NeXT's potential and problems were shown in equal parts in this display: the operating system was revealed as a cut above anything else then available, but there was little in the demonstration of any practical value; no substance behind the gloss.
NeXT's greatest achievement?
It was about this time that Tim Berners-Lee was working on a new idea for linking academics across the internet using hypertext. He decided to use a NeXT system for development, because it had "the first intuitive point-and-click and folders interface for personal computers". So the web was born on the NeXT computer.
"The NeXT interface was beautiful, smooth and consistent," Berners-Lee wrote in his book, Weaving the Web. "It had great flexibility and other features that would not be seen on PCs till later, such as voice email and a built-in synthesiser."
As he continued the development process, Berners-Lee would consider switching development from the NeXT to the PC, but decided "that would be like switching from your favourite sports car to a truck".
Inventing the web aside, NeXT was scoring some other wins - such as Sybase, a company that used the system in developing its client/server database. But overall, sales were slow and the company was in trouble - by 1993 it would pull out of the hardware business all together.
Life after death
The end of the NeXT computer did not mean the end of NeXT the company, which continued in the software business. By the early 1990s, the Object Management Group was doing effective work and NeXT had a ready-made Unix-based object development system to exploit the technology's new-found popularity. The company also made NeXTStep available for PCs. The easy-to-use environment was popular in some areas, but NeXT was really a company staggering around while refusing to fall down.
Salvation came just before Christmas 1996, when the good fairy, in the form of Apple chief executive Gil Amelio, dropped in to buy NeXT for $400m. This seemed a crazy amount for a half-dead company, but more surprising still was that Amelio wanted Jobs as well.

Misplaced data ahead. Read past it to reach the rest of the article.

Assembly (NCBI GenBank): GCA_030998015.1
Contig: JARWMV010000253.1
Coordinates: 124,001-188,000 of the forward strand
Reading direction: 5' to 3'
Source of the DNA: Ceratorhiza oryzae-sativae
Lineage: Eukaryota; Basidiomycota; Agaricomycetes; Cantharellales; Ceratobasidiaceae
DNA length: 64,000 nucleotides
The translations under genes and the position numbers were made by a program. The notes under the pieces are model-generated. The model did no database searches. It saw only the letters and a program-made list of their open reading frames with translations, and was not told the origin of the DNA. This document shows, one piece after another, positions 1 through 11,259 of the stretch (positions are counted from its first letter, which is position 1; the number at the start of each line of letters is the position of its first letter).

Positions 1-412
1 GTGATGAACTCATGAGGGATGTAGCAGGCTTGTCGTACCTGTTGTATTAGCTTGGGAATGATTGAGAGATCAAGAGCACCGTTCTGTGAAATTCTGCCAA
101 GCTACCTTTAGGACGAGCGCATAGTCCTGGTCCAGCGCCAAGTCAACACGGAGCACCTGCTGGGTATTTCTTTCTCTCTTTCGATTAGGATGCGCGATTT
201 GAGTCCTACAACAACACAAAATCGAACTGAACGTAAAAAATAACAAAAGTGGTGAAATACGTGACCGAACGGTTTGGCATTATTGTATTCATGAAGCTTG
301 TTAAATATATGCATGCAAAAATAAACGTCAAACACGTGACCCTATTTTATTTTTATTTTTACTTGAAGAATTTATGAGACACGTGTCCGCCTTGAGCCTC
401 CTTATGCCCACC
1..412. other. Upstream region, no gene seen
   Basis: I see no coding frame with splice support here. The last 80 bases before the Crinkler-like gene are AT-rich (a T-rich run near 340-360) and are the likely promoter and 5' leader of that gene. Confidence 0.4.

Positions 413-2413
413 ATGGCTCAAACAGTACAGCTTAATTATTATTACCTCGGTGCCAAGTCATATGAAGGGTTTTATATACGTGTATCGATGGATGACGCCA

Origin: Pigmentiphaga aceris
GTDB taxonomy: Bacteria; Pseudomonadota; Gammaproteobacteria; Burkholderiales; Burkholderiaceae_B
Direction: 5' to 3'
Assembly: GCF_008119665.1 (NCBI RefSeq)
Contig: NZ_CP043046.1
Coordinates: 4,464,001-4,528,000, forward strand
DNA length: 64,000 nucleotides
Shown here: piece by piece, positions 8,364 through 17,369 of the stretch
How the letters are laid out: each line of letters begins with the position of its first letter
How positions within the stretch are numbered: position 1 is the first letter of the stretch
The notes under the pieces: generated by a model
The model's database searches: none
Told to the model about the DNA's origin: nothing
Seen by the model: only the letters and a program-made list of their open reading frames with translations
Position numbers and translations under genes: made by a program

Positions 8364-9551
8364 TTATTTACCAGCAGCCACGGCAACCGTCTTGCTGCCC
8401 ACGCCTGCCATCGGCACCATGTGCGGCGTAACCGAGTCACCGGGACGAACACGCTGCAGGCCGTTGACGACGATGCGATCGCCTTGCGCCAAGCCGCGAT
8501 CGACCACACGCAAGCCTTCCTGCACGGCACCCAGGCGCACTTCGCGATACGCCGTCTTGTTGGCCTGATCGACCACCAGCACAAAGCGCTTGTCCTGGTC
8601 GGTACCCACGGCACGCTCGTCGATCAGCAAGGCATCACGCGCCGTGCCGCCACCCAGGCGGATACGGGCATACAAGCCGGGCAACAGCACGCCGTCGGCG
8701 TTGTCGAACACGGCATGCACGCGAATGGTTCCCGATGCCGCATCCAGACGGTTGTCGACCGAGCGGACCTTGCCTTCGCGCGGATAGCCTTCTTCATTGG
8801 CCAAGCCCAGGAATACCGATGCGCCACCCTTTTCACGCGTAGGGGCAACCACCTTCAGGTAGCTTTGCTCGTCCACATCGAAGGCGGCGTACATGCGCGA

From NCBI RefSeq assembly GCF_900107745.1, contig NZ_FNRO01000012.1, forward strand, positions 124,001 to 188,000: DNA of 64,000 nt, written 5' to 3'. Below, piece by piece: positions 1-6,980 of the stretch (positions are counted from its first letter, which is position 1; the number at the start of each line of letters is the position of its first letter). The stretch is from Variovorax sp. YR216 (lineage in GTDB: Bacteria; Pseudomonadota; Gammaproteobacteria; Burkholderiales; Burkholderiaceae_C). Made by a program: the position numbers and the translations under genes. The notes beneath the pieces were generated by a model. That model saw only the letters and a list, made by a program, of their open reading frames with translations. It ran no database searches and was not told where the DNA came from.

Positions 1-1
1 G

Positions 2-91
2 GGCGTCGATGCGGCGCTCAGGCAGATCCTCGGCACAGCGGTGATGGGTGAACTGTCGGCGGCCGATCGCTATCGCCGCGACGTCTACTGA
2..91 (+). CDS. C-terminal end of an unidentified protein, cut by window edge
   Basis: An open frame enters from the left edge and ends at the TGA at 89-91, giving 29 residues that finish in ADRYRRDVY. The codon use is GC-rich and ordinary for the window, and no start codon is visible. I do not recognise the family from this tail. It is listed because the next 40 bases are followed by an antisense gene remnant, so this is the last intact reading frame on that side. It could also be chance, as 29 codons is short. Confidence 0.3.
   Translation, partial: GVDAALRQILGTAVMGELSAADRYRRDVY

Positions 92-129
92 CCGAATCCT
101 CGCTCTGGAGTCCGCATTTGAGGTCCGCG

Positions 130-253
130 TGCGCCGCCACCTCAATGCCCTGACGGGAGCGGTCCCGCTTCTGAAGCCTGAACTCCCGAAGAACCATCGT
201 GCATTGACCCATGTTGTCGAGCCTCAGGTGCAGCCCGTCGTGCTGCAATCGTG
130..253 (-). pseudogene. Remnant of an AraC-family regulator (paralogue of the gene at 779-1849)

Apple, of course, was desperate. In 1996, its own operating system strategy was in chaos after the failure of Copland. Apple needed a true multi-tasking, multi-threaded OS to replace MacOS. The company couldn't reach an agreement with Be Inc over its BeOS system, so bought NeXT instead.
Four years after that decision, NeXTStep lies at the heart of OS/X - a powerful multi-tasking system with a state-of-the-art user interface. As Steve Jobs put it to Fortune earlier this year: "Once this plays out, I think we'll all feel vindicated. Those of us from NeXT and everybody at Apple too."
Was it worth it? Author Owen Linzmayer knows Apple well and followed NeXT. He has no doubts. "Apple's purchase of NeXT was a great deal, if for no other reason than it brought Steve Jobs back," he writes. "He saved Apple when it looked hopeless. If they never use one line of code from NeXT, it'll still be a bargain."
Jobs may have saved Apple, although recent signs of financial slippage are ominous, but Linzmayer does not see it changing much in the computer industry at large. "The market has already spoken and Windows won, which only goes to show that the market doesn't care if you have a clearly superior product."
If nothing else, the way the NeXT story ended was vindication for Jobs. "He earned redemption in the eyes of the public and the industry," says Linzmayer.
The story of NeXT stands out as an extraordinary episode in the history of computing. This was one man's attempt to advance the industry on to a new and higher standard of personal computing just when the pace of innovation was slowing after the heady 1980s. The fact is that in 1990, the NeXT Computer was already offering much of what we take for granted on computers today.
Perhaps Steve Jobs was right in 1989, when he was badgered over delays to the launch of NeXT: "Late? This computer is five years ahead of its time." Never knowingly underconfident, our Steve.